Looking Your Best: The History of Hairdressing

Hairdressing throughout history has in many ways defined a period in time. It has been a symbol of status from Ancient Rome to the Red Carpet in Hollywood as well as centuries in between. Fashions were ever changing and while new styles and techniques were being cultivated one thing remained, women and men still wanted to style their hair. Even in bleak moments in history, hair was still revered as a statement. Many of these styles and ways of altering hair have influenced how we approach hairdressing today.

Ancient Hairdressing

In Ancient Rome hair for both men and women were symbols of status.  Roman women would augment their hair with wigs and hairpieces that were then adorned with golden nets, pins and combs. Noblewomen’s hair in Ancient Rome eventually became so involved that slaves would work daily on the hair styles. Men’s hair fashion often changed, young boys would wear their hair long until a ceremony in which their hair would be cut off to signify their arrival into manhood but then would be grown out later. Ideally, whether men had long or short hair, thick waves were expected of Roman men, especially if they were wealthy.

European Hairdressing

During the 15th and 16th centuries men would wear their hair no longer than shoulder length, as it was unacceptable to be worn long. It was even in fashion for men to dye their hair and wear bangs. Fashions changed for women as well. European women began to use less hair coverings and let their hair be more visible but with more elaborate hair styles. Hair ornaments were not neglected though, feathers, flowers, jewels, ribbons and pearls became vastly popular. However, unlike the Romans, women in the 16thcentury saw hair that was bound in ornate styles and not loose was a symbol of modesty while letting one’s hair be free flowing was considered sexual.

During the Elizabethan Era, red hair, a natural trademark of Elizabeth I, became the ideal hair color in England for both women and wealthy men. They would use saffron and sulfur, just two ingredients that would be used, to dye the hair red but would unfortunately make the user feel sick with nausea and headaches.


19th Century

This is the period in time where going to a hairdresser was becoming popular for Victorian women. The “Marcel Iron” was also created during this time. Women would use this “iron” to create loose waves that would be worn about the head. Unlike the 15th and 16th centuries wearing half of one’s hair loose and full in the back became popular and considered acceptable in society. The iconic pompadour, which was popular in the late 1880’s, was when women would wear their hair in a high large poof in the front of their heads. Fake hair was used as well to add to the size of the style. By the late 1890’s into the very early 1900’s wearing one’s hair high quickly went out of style and young Victorian women began to wear their hair low in what was called “The Gibson Girl” which was essentially a loosely worn bun. Another popular style was the “psyche knot” which was a style of bun in which the hair was pulled back and twisted at the top of the head. Hair ornaments, like in many centuries were also used to add to these styles.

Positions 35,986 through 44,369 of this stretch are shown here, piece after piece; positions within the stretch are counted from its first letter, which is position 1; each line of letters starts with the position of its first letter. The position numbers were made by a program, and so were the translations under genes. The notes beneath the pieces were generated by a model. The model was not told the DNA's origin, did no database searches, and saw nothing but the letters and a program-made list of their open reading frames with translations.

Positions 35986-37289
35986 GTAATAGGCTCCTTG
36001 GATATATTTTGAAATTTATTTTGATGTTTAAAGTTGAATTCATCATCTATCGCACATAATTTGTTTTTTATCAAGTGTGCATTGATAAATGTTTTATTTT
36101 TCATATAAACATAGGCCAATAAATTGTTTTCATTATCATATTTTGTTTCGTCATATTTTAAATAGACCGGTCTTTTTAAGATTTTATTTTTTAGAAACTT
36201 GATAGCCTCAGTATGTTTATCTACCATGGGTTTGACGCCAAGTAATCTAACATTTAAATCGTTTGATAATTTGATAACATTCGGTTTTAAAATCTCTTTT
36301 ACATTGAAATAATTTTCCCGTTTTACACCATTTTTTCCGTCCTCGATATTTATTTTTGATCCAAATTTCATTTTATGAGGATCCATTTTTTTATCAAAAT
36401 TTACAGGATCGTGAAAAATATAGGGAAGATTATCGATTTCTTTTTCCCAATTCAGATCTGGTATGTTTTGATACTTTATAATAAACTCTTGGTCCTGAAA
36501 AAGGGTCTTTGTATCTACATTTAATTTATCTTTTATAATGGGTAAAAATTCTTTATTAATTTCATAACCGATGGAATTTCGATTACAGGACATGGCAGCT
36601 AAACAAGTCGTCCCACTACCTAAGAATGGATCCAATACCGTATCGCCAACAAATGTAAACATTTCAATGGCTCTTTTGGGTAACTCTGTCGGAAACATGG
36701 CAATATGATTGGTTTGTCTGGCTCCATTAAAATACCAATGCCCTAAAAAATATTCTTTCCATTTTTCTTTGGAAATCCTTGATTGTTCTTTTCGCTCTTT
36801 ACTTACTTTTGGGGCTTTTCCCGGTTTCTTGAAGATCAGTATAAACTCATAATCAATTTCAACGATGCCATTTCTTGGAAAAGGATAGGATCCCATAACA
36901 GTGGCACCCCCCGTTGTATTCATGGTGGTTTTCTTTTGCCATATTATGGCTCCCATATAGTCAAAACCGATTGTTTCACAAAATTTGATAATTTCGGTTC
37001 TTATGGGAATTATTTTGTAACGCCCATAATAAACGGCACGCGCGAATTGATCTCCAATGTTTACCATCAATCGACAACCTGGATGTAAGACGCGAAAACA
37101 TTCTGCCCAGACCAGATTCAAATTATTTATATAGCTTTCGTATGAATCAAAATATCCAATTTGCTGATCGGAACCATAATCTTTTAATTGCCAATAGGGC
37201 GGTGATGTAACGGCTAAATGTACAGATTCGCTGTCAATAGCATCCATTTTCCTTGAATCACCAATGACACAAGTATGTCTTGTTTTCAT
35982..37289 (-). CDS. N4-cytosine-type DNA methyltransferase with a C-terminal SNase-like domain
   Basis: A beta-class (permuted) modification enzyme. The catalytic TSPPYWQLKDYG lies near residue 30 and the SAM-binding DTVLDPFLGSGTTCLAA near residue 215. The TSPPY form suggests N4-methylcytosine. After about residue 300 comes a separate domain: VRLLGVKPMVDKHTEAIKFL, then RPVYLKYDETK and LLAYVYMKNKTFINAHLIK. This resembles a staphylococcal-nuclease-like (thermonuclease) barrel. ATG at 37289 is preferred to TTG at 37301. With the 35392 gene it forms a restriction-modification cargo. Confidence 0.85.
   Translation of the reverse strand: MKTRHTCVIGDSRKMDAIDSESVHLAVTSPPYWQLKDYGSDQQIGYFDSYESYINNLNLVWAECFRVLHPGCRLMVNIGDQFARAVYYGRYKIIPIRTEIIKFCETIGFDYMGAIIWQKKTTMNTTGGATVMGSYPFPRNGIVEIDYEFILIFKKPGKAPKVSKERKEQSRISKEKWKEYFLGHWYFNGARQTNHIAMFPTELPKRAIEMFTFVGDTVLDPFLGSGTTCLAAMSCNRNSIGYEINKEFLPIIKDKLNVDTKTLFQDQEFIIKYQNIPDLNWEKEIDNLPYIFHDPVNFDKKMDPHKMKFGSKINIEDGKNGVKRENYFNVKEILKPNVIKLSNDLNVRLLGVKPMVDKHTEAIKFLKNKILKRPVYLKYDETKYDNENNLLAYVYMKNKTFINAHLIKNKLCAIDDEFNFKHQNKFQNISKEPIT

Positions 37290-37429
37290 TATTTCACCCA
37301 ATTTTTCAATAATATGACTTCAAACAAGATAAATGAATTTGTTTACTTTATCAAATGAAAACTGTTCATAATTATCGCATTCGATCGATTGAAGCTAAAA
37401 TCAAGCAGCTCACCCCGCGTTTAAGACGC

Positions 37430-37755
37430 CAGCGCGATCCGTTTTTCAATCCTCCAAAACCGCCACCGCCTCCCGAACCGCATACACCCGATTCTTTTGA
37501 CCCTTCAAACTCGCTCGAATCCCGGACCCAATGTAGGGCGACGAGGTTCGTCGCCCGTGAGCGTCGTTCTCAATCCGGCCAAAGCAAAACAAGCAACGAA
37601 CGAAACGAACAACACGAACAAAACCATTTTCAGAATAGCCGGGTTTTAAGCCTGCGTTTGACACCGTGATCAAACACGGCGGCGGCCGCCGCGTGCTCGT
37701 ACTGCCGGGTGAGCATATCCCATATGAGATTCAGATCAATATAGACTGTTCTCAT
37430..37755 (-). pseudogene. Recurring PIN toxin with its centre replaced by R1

20th Century

The 20th century gave way to a more liberal way of wearing one’s hair. Hair was being worn shorter and this is when the permanent wave became immensely popular. A German Hairstylist by the name of Karl Nessler invented a way to wave the hair. A system was patented in 1906 in Germany. The machine was large and was made up of a group of rollers where the hair was then wrapped around each roller. Each roller was connected to a machine that heated the rollers however before the hair could be heated a mixture of sodium hydroxide was applied to the hair and then the hair was heated for several hours. This process took 6 hours to complete but regardless was immensely popular.

The Bob, made its debut in the 20th Century style and was worn by most women. The cut was short and usually worn with waves and bangs. Often times if bangs were not worn, women would wear a single curl on the forehead or none at all. After the Great Depression women began to wear their hair more naturally and longer although the perm was still used. This gave way in future years a style that was more self-expressive and a marker of the times. Women and men were wearing their hair longer and with bangs. Hairstyles of the movie stars were growing in popularity and could be seen on the time periods youth. Marilyn Monroe and Audrey Hepburn’s iconic short styles grew quickly in popularity as well.


Hairdressing Today

Hair styles of today consist of several ever changing fashions. There are new ways to cut and style hair being produced every day. Often times styles used in history, such as the permanent wave has come back in style with a more modernized effect. However, a constant influence of movie stars, models and musicians have cultivated many of today’s popular styles just as it did in the 20th century. Even though the widely popular “Rachel Haircut” was asked of many hairstylists in the 90’s, variations still remain in the 21st century. Men’s hair has also greatly changed and has gone from not having many options to having a plethora of styles to choose from. A popular look for men was shaving the hair on the sides and spiking the longer hair on top, while this style is still used. Many men are growing out their hair and are mimicking the “mop tops” of the 1960’s. 

Links

  1. Hair in Ancient Times
  2. Hair and Style in Ancient Rome
  3. 18th Century European Hair and Style
  4. Victorian Hairstyles
  5. 19th Century Hairstyles
  6. Introduction to 19th Century Fashion
  7. The History of Hair – 20th Century
  8. The 1920’s Bob
  9. 21st Century Hair Styles
  10. Famous Modern Hair Styles

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